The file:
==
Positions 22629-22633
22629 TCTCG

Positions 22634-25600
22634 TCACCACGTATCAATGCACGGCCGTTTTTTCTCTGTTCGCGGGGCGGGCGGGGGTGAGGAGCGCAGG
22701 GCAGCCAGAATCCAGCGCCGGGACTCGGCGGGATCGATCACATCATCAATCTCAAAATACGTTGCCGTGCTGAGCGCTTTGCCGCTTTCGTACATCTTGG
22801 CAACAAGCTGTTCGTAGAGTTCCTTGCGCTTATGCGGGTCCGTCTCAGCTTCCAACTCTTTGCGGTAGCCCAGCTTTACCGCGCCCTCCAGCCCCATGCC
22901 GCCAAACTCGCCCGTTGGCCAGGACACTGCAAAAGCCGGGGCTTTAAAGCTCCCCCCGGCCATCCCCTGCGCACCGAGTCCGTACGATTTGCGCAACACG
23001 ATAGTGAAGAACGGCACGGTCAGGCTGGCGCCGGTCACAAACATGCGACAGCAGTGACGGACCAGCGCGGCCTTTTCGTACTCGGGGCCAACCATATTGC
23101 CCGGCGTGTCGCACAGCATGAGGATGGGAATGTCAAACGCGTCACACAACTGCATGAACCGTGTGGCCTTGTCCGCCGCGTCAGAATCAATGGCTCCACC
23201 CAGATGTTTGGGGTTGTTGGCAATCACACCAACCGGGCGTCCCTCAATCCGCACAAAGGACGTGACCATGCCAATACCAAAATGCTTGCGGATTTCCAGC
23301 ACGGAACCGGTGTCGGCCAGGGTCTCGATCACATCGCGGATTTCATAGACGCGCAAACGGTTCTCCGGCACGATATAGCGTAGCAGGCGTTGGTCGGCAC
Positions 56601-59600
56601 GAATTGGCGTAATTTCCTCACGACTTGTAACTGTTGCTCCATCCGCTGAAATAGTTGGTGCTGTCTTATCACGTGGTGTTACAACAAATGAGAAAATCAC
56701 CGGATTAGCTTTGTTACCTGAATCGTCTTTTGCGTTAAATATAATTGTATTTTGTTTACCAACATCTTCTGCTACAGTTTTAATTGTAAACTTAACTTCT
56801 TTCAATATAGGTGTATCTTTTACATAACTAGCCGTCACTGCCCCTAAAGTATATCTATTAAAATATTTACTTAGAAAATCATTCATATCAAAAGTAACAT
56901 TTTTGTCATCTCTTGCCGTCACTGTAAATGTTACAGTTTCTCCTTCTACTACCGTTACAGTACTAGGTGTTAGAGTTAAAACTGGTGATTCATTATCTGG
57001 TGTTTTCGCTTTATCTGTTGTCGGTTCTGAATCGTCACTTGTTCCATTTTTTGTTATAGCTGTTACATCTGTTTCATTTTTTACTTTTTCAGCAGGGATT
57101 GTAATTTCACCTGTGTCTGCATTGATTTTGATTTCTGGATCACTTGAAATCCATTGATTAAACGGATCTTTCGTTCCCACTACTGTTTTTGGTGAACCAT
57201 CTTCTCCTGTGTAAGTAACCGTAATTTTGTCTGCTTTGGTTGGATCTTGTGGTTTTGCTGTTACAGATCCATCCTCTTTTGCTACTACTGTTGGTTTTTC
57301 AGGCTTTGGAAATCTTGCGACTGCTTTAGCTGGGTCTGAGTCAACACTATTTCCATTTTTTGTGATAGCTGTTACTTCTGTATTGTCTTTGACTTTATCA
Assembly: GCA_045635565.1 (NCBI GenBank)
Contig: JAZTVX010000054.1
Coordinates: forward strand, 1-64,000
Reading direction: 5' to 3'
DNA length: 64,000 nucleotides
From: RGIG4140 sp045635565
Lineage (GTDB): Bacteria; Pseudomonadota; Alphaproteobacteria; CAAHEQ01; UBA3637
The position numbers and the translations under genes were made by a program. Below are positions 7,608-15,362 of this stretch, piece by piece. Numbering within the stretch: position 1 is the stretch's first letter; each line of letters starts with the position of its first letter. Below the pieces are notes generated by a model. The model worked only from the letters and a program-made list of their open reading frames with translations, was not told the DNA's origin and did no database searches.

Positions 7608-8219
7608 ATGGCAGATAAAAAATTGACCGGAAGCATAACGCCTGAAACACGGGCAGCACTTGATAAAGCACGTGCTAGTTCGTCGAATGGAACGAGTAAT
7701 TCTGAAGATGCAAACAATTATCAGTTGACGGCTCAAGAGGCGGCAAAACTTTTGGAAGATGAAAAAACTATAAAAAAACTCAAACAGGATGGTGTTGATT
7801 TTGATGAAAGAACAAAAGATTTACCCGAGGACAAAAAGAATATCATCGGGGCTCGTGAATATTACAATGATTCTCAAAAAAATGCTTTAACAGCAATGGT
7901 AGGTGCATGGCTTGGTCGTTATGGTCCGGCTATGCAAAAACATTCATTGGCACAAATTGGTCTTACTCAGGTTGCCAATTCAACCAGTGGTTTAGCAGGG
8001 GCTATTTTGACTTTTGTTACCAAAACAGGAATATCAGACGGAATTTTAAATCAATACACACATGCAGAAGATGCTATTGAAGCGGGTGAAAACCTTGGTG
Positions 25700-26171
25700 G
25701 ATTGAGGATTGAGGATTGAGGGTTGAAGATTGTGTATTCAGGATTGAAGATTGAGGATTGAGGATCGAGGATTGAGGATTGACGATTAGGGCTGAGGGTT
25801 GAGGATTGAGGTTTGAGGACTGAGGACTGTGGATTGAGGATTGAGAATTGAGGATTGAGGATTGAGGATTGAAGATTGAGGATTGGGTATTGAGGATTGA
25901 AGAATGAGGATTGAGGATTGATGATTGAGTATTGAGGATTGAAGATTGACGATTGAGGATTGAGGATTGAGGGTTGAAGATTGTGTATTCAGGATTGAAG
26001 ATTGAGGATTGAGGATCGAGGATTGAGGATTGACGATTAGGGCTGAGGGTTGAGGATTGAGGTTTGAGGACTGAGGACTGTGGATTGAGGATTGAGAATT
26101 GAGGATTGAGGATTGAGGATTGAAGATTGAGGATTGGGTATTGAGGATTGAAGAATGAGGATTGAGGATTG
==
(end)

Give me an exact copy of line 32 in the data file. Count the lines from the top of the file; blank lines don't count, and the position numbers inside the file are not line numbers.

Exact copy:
7801 TTGATGAAAGAACAAAAGATTTACCCGAGGACAAAAAGAATATCATCGGGGCTCGTGAATATTACAATGATTCTCAAAAAAATGCTTTAACAGCAATGGT